Symmetrical Triangle

symmetrical
 

Here’s the symmetrical triangle again, with a few more lines added for discussion. It’s a neutral sort of shape, so it’s usually neutral in effect, just giving a pause to the current trend before it continues again. You can see it in either an uptrend or a downtrend, and the chances are that the same trend will resume when the price leaves the constraining lines of the triangle. If the trend had been down in the diagram above, then you would reasonably expect a bearish continuation.

Lines have been added to illustrate the parts of the triangle. The vertical line at the start of the triangle, called the base, measures the height of the triangle pattern. The point in the future where the two lines meet is the apex of the triangle. The triangle is really just made up of two trend lines which converge at the apex. As you need at least two points to draw a trendline, you are able to draw it after the first four points, and that is when you may start to suspect that you have a symmetrical triangle pattern.

I’ve shown a couple of additional points of reversal on the triangle before the trend resumes, and this is how you will frequently see it – with a total of six points touching and being bounced back by the triangle. The third point on each line serves as a confirmation of the trendline, and also gives you an expected time for the breakout to occur, after five oscillations within the triangle.

As you can see, this pattern must resolve with a breakout within a certain time, as the price is getting squeezed down to the apex. You will usually find that the breakout happens in an area between two-thirds and three-quarters along the length of the triangle – the diagram shows about two-thirds. The length of the triangle is considered to be the distance between the base and the apex. As soon as you have four points and can draw the symmetrical triangle, you can measure how far along the breakout should happen. It is rare that the price will not breakout by the three-quarters mark, but in exceptional cases the triangle pattern may fail and the prices just start to drift.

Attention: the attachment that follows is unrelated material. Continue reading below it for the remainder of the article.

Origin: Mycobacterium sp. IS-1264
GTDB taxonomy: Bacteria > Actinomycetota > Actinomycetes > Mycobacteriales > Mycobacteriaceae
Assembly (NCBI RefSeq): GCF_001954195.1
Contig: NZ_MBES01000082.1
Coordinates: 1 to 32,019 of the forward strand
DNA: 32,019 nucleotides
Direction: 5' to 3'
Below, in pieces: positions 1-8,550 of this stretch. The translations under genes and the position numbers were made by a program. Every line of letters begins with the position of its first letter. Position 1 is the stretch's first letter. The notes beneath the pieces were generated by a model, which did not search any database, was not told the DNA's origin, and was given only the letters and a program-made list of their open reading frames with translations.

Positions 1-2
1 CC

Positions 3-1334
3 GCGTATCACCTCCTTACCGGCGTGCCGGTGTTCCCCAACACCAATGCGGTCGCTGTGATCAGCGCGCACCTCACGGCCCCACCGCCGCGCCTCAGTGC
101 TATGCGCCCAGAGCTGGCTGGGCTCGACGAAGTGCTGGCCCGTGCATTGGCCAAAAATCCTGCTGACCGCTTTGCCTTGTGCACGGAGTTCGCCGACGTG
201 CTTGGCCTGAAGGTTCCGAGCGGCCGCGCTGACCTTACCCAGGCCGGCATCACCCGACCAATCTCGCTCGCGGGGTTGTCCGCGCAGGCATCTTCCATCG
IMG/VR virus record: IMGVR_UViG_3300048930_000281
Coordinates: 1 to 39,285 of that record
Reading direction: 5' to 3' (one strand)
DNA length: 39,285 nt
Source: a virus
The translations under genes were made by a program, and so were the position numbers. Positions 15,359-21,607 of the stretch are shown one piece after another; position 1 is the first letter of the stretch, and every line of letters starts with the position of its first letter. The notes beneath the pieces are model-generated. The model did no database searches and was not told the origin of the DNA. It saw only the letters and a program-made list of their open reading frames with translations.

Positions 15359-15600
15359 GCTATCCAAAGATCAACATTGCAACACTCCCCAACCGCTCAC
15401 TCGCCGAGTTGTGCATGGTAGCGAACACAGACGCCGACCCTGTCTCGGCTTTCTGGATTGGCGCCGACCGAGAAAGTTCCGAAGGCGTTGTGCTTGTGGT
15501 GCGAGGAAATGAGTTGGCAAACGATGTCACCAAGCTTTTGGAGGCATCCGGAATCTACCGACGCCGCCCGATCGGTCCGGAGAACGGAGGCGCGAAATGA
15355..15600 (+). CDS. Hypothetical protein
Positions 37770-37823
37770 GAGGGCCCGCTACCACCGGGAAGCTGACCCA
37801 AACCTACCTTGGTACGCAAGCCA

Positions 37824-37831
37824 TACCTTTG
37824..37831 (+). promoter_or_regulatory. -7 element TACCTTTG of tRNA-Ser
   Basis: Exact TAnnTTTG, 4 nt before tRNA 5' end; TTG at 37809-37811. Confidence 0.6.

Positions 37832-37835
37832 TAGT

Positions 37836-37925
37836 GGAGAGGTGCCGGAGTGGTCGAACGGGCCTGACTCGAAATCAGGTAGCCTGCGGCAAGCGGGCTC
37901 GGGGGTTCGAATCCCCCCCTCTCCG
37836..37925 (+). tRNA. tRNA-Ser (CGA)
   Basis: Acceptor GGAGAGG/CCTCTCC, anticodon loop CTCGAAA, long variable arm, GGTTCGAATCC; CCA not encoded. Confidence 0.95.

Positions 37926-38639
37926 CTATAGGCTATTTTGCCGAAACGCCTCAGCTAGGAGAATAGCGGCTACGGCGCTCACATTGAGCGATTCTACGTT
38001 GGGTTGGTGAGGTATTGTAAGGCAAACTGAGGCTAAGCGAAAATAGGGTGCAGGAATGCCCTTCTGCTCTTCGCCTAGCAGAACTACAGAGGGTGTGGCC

The triangle is a very neat pattern, combining price and time in a close relationship. The trendlines which give the price boundaries of the pattern also serve to limit the timescale.

The triangle pattern will be completed and the signal given when the price breaks out and closes outside the triangle. Usually this will be in the original direction. You can apply the same criteria to this as to any penetration of a line, which is that an intraday penetration is not usually significant if the price returns, and some people like to see the price stay outside the line for two days. The penetrated line may become a support or resistance subsequently, and the apex level can also be an important support or resistance price level in future movement.

Volume is important to reinforce the pattern. As the price oscillates within the triangle, the trading volume should reduce, and this is generally typical of all converging consolidation patterns. This changes when the breakout happens and you should expect to see heavier volume which shows the resolve of the trend. As has been said before, volume for an uptrend is more important than for a downtrend, in fact an uptrend without good volume should be distrusted. Even though the volume will generally decrease along the triangle, you may see a difference between the volume on the up moves and the down moves, and this should reflect the overall trend. In the case above, the volume should be slightly heavier on the bounces, and lighten off when the price is dipping.

Triangles generally provide obvious and easy ways to develop an idea of the profit potential. The triangle above shows a couple of techniques for price targeting. The first one is to measure the height of the triangle, which is marked base, and project that height up from the breakout point. That’s shown by the two vertical dashed arrows, one marking the base height and the other extended from the intersection of the price and the triangle at the breakout point.

The other method is to draw a channel line parallel to the triangle’s lower trendline, and starting at the top of the baseline, and this becomes a target for the trend. In the diagram above, again this is dashed. This becomes an upside price target, and by extension it can also give you an approximate time target, when the price will reach the parallel line. Often you will find that this is achieved at around the same time as the triangle’s trendlines meet at the apex.

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